Pastrami & Swiss Pinwheels. Pastrami (Romanian: pastramă) is a meat product of Romanian origin usually made from beef brisket, and sometimes from lamb, or turkey. The raw meat is brined, partially dried, seasoned with herbs and spices, then smoked and steamed. Beef plate is the traditional cut of meat for making pastrami, although it is now common in the United States to see it made from beef brisket, beef round, and turkey.
We would like to show you a description here but the site won't allow us. Pastrami is a technology for preserving meat that our ancestors used before refrigerators. Cheese falls into the same category — cheese is a non-refrigerated technology for storing milk. You can have Pastrami & Swiss Pinwheels using 6 ingredients and 5 steps. Here is how you cook it.
Ingredients of Pastrami & Swiss Pinwheels
- Prepare 1 of large flour tortilla.
- Prepare 2 oz of cream cheese (softened).
- It’s 4 slices of deli pastrami.
- Prepare 4 slices of deli swiss.
- You need 4 slices of deli dill pickles.
- It’s 2 tbs of spicy brown mustard.
It turns out that pastrami and cheese both happen to taste good, so they are still very popular even though the preservation technology they each represent is. Pastrami is preserved in much the way that meat has been for thousands of years: in a salt mixture to prevent bacteria from growing. The great thing about pastrami is that it, like ham, it also tastes great smoked. Pastrami starts with corned beef (salted beef with spices) and is then smoked to add flavor and aid in preservation.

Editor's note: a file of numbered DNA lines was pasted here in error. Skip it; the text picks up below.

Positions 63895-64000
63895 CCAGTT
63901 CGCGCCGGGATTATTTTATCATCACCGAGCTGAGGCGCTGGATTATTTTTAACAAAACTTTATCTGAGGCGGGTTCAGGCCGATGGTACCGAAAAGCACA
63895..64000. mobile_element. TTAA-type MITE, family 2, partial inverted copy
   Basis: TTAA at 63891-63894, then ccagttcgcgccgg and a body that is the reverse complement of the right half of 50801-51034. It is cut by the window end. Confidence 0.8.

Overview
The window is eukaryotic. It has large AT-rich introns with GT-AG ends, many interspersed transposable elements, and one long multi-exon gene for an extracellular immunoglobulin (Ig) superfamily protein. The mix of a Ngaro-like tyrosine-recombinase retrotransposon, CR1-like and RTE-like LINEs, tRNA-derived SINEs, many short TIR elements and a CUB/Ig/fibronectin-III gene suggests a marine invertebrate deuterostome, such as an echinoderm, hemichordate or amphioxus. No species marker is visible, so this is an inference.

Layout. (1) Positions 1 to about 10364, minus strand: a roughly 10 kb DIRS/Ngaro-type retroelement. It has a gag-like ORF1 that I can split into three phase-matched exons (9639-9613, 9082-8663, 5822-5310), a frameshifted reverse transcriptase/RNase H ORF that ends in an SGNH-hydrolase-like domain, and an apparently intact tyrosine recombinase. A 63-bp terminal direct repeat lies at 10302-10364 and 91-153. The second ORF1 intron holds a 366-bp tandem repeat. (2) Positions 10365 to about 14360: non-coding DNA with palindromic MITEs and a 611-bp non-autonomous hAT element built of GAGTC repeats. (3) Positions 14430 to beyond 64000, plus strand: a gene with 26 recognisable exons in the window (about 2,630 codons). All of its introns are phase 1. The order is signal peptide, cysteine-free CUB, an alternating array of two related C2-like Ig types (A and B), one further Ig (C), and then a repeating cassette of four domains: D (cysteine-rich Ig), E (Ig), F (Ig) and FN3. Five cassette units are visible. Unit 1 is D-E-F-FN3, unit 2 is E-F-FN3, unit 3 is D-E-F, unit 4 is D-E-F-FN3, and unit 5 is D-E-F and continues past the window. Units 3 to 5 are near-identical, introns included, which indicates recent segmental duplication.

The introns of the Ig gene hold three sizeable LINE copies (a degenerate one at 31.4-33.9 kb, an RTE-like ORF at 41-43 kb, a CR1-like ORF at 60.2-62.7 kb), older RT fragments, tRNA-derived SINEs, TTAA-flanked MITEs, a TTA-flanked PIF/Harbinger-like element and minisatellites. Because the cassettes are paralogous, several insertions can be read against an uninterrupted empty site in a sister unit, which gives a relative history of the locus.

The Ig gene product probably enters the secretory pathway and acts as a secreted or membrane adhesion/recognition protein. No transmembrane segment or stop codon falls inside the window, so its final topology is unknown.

Pastrami & Swiss Pinwheels step by step
- Spread cream cheese on entire tortilla. Be sure to coat the bottom and top of the tortilla all the way to the edges. (Not so much the sides bc you’ll be cutting those off anyway).
- Distribute meat, cheese and pickles over cream cheese..
- Spread mustard over top of pastrami..
- From the bottom, roll the tortilla tight..
- Place a sheet of Saran Wrap down and wrap the roll tightly and place in the refrigerator for an hour to let the cream cheese harden. Remove and slice to your desired thickness and ENJOY!.
Because of its lengthy and laborious process, very few delis still cure and carve their own pastrami. Corned beef vs. pastrami Photo credit: Flickr/autonome, Photo credit: Flickr/mattmendoza. Once the meats have been cured and cooked, they're ready to eat. Traditionally you eat corned beef on a reuben, or with cabbage on St. Patrick's Day (and whenever the hell you want).